A diagnosis of a blood cancer can cause an extreme amount of stress within any family. Where children are involved, it can be especially difficult. Family routines are often disrupted with frequent trips to the hospital for tests or treatment. It can be difficult to keep up with many of the activities the family previously enjoyed. In addition, there will be times of separation from family members for periodic hospital stays.
Changes in roles and responsibilities
Normal family roles and responsibilities can be disrupted by a diagnosis of cancer. Members of the family may suddenly have to perform roles that they are not familiar with, such as cooking, cleaning, doing the banking and taking care of children. In other cases they may have to take on extra roles and responsibilities within the family, sometimes on top of their paid work. This can be both physically and mentally exhausting.
While it is important to try to maintain as normal a family life as possible, it is also important to have realistic expectations. Realising that things will be different for some time can reduce stress and provide a realistic basis to cope with your situation.
It is also important to think about allocating reasonable responsibilities to various family members and friends. In most cases people are only too willing to help if they can, especially if they are guided by being given specific tasks. Remember, people often don’t know what to do when someone close to them has cancer. Asking them to provide some practical help is often a relief because they feel they are doing something to make the situation better.
- Encourage family members including children to express how they are feeling about the disruptions to their lives.
- Set priorities and identify strategies that can help maintain as normal a family life as possible. Someone outside the family, like a friend or a professional like a social worker may be able to help you with this.
- Keep family members informed about daily routines, rosters, who will be delivering or picking children up from school, etc.
- Don’t be afraid to ask for help. People are generally only too willing to be involved and it is easier for them if they are given a specific job to do.
- When possible allow yourself to maintain as much of your familiar role as possible within the family. This may help to maintain some normality in the situation and give you and everyone else in the family a better sense of control and hope for the future.
Having a serious illness in the family can pose special challenges for children. While children are usually resilient, changes to their normal routines, coping with separation from a parent or sibling and the changing roles and responsibilities within the family can lead to some confusion and worry. Children with a sick parent or sibling may feel confused and left out because they are not receiving the same amount of attention as usual. Behaving in unfamiliar ways or testing the boundaries is understandable as the child tries to cope with the significant upheaval in their lives. During this time children need a great deal of support, guidance and love. Sticking as much as possible to normal routines like bedtimes, applying the expected boundaries on behaviours and having a consistent approach to discipline can help to make the child feel more secure.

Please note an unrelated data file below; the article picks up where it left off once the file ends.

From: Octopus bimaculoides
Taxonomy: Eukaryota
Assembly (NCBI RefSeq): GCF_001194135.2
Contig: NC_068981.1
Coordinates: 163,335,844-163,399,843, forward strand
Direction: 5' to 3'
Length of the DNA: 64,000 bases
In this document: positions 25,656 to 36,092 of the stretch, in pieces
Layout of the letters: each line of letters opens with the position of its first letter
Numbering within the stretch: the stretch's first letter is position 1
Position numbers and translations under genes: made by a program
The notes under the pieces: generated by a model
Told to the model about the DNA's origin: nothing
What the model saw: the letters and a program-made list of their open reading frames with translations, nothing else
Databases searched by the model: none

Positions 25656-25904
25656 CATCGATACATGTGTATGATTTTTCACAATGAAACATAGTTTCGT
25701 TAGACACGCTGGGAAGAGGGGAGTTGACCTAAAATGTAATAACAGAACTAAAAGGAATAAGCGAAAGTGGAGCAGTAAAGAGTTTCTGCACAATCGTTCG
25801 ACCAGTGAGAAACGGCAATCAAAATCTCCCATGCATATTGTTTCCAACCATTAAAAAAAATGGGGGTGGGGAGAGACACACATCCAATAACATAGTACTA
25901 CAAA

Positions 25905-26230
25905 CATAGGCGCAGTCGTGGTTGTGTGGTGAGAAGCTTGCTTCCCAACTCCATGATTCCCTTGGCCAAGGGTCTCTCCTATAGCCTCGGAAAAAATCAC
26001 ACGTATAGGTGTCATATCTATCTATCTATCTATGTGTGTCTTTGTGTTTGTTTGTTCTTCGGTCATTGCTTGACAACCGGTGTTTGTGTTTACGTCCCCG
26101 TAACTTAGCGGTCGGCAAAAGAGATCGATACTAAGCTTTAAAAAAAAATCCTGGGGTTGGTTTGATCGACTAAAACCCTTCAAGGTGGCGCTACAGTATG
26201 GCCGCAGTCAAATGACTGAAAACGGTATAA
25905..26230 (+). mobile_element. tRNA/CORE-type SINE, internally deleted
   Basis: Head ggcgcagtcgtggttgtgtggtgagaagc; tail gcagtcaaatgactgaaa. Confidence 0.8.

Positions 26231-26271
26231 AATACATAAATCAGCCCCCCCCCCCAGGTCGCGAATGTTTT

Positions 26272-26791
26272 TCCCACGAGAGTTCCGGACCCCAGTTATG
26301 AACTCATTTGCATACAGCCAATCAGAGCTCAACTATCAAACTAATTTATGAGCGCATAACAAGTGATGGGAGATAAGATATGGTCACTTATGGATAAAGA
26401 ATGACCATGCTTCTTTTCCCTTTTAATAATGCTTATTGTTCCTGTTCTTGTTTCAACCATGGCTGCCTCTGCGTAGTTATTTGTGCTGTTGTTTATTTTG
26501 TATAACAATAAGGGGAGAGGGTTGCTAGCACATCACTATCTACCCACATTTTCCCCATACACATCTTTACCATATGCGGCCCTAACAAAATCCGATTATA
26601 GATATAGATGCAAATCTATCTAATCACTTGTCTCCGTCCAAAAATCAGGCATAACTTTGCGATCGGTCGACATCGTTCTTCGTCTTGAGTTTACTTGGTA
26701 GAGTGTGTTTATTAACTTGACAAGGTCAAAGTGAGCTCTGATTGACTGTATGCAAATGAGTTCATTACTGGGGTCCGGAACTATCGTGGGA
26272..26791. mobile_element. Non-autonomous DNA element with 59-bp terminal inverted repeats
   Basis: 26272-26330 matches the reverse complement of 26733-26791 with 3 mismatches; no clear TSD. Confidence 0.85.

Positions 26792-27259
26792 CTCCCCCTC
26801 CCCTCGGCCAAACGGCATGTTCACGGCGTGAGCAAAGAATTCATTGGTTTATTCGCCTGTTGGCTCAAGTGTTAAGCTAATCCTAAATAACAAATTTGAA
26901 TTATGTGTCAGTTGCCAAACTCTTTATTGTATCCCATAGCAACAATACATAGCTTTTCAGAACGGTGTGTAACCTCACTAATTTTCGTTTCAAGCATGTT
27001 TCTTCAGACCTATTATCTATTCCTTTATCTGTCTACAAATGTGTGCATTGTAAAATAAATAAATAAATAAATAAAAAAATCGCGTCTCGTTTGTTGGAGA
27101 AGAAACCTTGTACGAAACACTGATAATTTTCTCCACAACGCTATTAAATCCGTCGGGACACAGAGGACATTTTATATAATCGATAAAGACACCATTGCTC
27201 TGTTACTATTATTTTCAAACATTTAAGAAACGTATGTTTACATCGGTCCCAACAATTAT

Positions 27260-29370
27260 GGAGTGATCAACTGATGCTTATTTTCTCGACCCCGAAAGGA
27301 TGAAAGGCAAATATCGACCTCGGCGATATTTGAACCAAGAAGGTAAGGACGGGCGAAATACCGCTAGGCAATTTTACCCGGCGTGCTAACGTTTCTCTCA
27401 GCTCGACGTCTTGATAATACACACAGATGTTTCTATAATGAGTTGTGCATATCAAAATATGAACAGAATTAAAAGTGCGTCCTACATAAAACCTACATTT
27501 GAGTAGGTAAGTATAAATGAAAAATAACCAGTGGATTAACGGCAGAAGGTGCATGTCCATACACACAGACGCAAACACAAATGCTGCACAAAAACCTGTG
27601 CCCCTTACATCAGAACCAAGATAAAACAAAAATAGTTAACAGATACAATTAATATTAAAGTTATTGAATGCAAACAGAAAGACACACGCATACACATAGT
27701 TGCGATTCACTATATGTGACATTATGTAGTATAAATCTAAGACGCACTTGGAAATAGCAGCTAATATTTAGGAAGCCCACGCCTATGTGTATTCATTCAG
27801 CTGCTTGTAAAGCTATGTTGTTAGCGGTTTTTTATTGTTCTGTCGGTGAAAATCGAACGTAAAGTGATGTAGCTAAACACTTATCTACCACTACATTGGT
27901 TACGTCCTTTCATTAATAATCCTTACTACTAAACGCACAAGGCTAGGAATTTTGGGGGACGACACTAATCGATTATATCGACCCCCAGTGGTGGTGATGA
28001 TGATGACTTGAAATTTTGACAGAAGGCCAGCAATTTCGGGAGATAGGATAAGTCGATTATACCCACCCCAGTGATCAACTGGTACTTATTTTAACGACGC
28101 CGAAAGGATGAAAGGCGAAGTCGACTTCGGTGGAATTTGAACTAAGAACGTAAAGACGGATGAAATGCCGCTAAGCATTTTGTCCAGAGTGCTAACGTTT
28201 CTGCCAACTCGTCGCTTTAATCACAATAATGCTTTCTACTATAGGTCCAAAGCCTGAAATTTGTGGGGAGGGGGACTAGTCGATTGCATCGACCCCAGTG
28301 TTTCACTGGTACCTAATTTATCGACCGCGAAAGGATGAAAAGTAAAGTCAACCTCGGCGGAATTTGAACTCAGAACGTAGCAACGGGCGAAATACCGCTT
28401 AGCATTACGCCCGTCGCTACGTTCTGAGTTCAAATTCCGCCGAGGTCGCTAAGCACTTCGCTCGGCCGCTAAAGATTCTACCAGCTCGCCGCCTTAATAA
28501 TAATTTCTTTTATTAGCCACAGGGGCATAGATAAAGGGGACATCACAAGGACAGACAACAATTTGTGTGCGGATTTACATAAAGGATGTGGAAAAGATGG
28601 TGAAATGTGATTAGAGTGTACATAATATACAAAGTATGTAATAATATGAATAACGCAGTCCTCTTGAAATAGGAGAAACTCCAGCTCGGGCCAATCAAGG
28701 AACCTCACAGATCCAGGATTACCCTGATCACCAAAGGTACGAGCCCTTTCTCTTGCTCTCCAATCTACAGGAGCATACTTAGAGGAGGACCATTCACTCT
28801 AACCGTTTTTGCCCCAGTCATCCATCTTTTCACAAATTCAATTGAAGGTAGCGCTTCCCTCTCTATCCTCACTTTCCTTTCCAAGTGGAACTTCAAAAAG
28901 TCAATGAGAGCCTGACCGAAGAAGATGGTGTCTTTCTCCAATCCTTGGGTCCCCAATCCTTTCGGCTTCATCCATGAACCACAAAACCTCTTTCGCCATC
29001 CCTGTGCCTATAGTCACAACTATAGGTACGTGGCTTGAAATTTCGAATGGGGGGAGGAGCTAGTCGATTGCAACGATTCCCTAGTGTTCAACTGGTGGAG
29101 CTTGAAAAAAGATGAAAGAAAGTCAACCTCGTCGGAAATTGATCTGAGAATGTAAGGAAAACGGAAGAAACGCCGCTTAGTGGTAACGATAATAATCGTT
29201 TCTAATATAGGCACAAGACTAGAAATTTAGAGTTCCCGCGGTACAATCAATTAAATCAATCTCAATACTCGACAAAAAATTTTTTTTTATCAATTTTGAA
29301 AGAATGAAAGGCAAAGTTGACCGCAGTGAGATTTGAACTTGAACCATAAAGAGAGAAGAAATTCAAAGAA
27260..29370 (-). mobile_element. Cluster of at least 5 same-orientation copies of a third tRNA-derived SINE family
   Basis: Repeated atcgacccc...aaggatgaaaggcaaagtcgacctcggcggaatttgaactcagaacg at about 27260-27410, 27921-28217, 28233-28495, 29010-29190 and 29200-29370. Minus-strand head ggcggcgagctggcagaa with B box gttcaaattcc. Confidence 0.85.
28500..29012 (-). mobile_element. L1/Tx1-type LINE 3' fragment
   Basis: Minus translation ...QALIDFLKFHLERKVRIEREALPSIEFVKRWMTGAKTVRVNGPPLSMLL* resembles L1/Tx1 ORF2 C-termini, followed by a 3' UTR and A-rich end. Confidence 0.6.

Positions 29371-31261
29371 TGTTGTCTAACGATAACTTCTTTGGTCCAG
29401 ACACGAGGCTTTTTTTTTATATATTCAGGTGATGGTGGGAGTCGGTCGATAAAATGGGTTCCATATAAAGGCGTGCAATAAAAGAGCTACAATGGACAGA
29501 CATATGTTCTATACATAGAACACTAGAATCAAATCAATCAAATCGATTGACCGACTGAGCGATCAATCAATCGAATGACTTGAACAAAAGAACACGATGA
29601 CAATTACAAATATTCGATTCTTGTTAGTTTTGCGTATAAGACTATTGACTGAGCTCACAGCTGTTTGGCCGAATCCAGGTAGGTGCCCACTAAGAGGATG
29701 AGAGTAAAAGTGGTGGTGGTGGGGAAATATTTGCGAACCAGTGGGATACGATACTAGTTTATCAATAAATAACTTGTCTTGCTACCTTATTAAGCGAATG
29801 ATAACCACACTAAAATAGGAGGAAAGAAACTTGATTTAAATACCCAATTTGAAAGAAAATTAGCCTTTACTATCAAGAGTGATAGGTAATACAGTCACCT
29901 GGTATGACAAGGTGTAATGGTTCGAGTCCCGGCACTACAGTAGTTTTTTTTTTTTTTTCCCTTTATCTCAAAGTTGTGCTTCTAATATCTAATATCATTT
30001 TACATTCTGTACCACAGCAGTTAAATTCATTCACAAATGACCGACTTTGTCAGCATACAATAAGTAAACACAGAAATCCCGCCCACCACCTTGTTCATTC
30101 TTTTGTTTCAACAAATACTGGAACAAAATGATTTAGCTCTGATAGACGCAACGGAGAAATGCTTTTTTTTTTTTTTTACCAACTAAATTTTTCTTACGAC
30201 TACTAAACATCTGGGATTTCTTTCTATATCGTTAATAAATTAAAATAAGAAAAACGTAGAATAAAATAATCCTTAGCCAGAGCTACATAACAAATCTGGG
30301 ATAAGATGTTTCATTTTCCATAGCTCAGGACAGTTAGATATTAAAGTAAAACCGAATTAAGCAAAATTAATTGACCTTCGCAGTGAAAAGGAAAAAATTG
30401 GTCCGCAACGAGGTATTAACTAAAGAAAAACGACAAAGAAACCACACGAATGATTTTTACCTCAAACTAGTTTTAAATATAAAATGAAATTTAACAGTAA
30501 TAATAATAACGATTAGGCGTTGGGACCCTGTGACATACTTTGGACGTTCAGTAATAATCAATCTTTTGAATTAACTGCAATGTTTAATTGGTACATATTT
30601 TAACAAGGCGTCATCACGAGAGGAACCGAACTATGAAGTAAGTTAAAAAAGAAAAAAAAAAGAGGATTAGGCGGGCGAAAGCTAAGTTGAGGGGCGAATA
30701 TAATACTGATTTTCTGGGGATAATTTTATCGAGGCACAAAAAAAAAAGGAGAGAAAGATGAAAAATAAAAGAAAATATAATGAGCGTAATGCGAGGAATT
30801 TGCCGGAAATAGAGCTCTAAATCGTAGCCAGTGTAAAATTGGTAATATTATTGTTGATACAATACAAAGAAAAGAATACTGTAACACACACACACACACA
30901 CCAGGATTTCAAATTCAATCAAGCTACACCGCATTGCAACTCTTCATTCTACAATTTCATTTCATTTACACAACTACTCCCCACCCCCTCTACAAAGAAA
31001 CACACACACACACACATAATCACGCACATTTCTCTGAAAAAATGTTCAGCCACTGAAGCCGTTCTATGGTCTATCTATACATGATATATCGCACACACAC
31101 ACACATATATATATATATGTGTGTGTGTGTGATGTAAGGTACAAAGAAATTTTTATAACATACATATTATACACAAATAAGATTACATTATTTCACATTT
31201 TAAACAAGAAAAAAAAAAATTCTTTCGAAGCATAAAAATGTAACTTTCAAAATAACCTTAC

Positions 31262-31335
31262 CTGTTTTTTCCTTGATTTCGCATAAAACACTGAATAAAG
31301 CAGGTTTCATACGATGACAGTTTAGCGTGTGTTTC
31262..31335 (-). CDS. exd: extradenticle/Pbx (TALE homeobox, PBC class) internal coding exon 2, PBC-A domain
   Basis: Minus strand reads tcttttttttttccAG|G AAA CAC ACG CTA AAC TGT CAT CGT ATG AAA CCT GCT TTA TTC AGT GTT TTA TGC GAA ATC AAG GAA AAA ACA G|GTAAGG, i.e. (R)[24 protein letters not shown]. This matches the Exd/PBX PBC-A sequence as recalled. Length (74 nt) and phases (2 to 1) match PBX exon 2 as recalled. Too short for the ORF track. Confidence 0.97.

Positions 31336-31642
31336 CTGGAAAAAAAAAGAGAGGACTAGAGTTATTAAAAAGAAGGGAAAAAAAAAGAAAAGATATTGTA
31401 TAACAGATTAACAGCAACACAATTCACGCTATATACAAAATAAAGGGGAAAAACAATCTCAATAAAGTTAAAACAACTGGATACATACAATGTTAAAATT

Impact on relationships
Serious illness within a family can be very challenging for partner relationships. As well as dealing with the threat of losing a loved one, treatments make many demands on partners’ time and emotional resources. Unfortunately relationships sometimes break down under the strain, especially if serious problems existed in the relationship prior to the diagnosis.
However, many people report that they become closer and that they experience a strengthening of their relationship through facing this difficult time together. A changed attitude to life, which involves a heightened appreciation of everyday family life and close relationships, is also common.
It is important to be aware that treatment closure can be a very sensitive time when there is a need to deal with issues within your relationship. Many people benefit from receiving the support from someone outside the family who can help them deal with the issues that the illness has raised within their relationship and their family. We are here to support you and understand your concerns and, if necessary, to refer you to other support or counselling services. Please contact us if you’d like to talk.
Last updated on November 13th, 2015
Developed by the Leukaemia Foundation in consultation with people living with a blood cancer, Leukaemia Foundation support staff, haematology nursing staff and/or Australian clinical haematologists. This content is provided for information purposes only and we urge you to always seek advice from a registered health care professional for diagnosis, treatment and answers to your medical questions, including the suitability of a particular therapy, service, product or treatment in your circumstances. The Leukaemia Foundation shall not bear any liability for any person relying on the materials contained on this website.